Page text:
• Guest

    I was just reading your article and I noticed the link to is actually pointing to the Just thought you might want to know. Thanks for the article.

  • Jeffrey Michael

    I was just reading your article and I noticed the link to is actually pointing to the Just thought you might want to know. Thanks for the article.

  • Sean

    At my local Lowe’s, Stubb’s 15lb bag is only $8.99

  • Matt

    Am I the only one who hates the flavor of Kingsford charcoal (and most unnatural charcoal)? I usually cook with the lid closed for efficiency, and the smoke from Kingsford makes everything taste burned and smoky, but not good like wood smoke. The first time I tried natural charcoal (can’t remember the brand, whatever was cheapest at the time) the difference was incredible. Almost no smoke, and clean tasting food with a mild wood smoke flavor.

  • OverWhere

    I find the testing methodology is flawed. It repeatedly refers to how hot the charcoal gets as if this is this should be the holy grail of charcoal. Nothing could be further from the truth! Steak and Tandoori must be cooked at high temp, this is referred to as ‘grilling’. All other meats should be cooked on low or medium temp.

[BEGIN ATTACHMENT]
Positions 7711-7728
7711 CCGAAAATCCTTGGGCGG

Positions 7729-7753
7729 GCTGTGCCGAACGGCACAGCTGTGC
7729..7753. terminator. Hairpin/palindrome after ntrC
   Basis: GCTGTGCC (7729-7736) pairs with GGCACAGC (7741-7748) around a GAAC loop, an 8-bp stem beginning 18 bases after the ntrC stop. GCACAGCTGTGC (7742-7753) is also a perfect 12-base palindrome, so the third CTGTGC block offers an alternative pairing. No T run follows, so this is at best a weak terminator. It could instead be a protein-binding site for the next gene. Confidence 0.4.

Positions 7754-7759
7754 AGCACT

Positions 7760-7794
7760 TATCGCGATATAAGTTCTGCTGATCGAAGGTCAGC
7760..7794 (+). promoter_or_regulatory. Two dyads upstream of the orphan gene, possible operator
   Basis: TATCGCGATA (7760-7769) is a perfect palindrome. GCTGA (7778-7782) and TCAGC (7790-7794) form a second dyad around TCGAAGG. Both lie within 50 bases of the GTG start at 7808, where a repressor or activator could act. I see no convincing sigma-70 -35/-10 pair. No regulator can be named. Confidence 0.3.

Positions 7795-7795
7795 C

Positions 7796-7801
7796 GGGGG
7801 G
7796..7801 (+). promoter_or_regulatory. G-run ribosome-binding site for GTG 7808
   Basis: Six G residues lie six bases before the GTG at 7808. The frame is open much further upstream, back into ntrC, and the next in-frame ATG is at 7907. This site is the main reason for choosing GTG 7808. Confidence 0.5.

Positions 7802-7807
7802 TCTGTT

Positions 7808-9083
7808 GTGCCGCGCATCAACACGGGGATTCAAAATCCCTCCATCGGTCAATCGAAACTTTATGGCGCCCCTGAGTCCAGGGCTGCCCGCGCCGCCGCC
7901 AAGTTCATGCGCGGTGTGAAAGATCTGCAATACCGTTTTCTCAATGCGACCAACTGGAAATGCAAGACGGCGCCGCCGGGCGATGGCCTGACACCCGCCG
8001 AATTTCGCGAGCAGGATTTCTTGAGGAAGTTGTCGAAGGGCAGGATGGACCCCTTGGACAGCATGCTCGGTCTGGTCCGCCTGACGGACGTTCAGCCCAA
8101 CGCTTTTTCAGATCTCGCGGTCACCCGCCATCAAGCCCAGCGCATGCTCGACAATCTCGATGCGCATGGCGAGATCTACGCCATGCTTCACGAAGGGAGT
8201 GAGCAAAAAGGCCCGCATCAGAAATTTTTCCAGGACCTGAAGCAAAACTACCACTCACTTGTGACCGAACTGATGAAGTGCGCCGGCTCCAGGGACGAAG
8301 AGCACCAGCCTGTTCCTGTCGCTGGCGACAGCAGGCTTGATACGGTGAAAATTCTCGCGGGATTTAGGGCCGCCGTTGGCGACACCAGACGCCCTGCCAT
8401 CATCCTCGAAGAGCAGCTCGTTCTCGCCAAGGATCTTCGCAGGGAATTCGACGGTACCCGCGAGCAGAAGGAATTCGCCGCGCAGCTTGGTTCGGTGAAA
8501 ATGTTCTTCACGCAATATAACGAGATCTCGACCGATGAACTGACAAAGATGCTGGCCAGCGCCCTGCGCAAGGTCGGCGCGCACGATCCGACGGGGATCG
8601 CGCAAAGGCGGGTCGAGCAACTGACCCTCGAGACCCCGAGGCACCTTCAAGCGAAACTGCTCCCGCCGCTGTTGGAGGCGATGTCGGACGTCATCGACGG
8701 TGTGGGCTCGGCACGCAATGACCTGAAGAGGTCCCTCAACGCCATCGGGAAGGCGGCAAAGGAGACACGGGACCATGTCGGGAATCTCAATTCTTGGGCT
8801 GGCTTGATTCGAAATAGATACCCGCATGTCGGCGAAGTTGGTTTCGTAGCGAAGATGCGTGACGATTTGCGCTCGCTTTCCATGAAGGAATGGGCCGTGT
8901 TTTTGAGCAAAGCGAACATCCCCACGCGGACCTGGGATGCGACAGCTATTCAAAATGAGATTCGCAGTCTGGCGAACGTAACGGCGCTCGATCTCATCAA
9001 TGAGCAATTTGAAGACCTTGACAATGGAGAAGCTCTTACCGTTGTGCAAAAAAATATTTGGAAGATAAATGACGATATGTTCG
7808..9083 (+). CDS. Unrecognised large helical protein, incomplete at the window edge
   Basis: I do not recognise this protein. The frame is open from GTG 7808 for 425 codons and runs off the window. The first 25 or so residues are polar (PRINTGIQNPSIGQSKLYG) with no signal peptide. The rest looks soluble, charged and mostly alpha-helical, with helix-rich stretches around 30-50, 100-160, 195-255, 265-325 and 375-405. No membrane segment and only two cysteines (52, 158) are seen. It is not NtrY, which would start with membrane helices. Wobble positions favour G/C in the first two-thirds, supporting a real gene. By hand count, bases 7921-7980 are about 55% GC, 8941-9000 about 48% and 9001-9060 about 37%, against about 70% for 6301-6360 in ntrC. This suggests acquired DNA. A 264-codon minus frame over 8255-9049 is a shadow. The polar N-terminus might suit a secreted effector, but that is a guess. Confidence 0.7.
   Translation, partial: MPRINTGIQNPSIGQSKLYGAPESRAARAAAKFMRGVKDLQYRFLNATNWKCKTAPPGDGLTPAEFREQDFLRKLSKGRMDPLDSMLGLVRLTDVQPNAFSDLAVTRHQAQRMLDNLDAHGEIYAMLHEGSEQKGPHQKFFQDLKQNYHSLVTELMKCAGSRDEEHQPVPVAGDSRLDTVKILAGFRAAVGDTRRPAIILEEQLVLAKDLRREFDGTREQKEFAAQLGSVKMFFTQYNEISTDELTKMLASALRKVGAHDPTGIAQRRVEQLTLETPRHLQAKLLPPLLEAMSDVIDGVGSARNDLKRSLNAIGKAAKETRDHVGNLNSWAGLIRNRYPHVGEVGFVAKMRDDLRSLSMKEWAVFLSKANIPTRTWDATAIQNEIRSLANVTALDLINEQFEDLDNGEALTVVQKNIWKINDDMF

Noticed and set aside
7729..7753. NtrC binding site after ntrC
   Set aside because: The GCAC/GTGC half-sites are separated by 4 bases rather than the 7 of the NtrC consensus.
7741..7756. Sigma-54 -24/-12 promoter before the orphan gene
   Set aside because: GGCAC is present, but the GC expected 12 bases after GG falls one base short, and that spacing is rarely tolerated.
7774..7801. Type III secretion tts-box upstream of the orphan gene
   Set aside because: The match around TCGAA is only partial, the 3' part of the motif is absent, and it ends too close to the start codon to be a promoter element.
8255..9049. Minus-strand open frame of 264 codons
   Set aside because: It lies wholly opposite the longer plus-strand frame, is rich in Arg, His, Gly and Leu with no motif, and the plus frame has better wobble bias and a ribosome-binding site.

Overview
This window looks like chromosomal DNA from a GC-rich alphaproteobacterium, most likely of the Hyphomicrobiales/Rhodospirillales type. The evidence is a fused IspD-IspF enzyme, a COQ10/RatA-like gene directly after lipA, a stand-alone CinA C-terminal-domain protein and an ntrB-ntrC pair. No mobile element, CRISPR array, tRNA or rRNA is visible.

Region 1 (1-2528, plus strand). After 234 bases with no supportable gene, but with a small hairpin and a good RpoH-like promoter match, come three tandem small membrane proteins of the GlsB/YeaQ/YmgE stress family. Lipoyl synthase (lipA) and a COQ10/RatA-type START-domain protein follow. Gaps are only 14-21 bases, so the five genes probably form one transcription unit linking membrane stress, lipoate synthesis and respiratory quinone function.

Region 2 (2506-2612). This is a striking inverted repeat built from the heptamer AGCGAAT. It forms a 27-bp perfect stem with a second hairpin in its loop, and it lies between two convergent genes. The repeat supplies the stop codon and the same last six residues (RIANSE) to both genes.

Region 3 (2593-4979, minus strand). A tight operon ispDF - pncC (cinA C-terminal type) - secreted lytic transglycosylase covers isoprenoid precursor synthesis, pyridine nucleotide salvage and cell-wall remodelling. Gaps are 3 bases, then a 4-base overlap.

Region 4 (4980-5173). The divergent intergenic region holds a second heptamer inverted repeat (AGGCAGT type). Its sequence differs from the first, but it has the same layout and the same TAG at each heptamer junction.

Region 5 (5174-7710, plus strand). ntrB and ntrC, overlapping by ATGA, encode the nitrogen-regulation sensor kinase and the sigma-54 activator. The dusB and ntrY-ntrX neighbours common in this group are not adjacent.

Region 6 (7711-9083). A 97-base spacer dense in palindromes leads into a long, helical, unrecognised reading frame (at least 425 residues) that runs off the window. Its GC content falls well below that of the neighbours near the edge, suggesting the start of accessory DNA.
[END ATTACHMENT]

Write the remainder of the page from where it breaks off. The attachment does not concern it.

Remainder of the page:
Most BBQ aficionados would bristle at the suggestion BBQ refers to ‘grilling’. The real BBQ cooks look for lump charcoal that can maintain a steady low temperature and provide lots of flavours.

    One brand I used to favour for ribs had a high ash content and a low burning temperature. Of necessity it would have failed your test, but my guests taste buds is a better indicator in my opinion.

    • Michael Zhao

      That’s a fair point, but it’s also worth noting that if you can get a charcoal that burns consistently hotter for longer, you can do more with it. If you want less heat, you can use less. However, with a cooler charcoal that doesn’t burn as long, you’re limited to only low heat.

      • OverWhere

        In theory this sounds good. But what if you
        have to BBQ a tough cut of meat with a high collagen content which typically requires
        4-24 hours (or more) on the BBQ? (Ribs, pork butt, pork shoulder, brisket etc…).
        My target temperature on these is 150-160f.

        My experience is that even with a good quality Kamodo type BBQ which tightly control combustion air; it is very difficult to control a hot burning coal. Putting a smaller amount means you will have to keep an eye on the process and keep adding coals on a regular
        interval. Not an ideal situation as it defeats the goal of maintaining a steady temp, since when you open the lid to do so, you initially experience a temperature drop then a temperature spike as combustion air re-ignite steady state coals. Not to mention fly-ash & coal dust on your food during the reloading process.

        The ideal charcoal for this would have to be slow & steady burning. The aforementioned lump charcoal in my previous
        post has a very high ash content (ash = minerals and other inert un-burnable material). However, I can fully load my Kamado and let it go for at least 12 hours. Which is ideal for that specific purpose.

        Ultimately, BBQ charcoal is a very subjective topic and I was surprised to see it here with those testing parameters.

        You might enjoy these 2 links since they refer 1) a consumer based charcoal testing site and 2) an industry paper on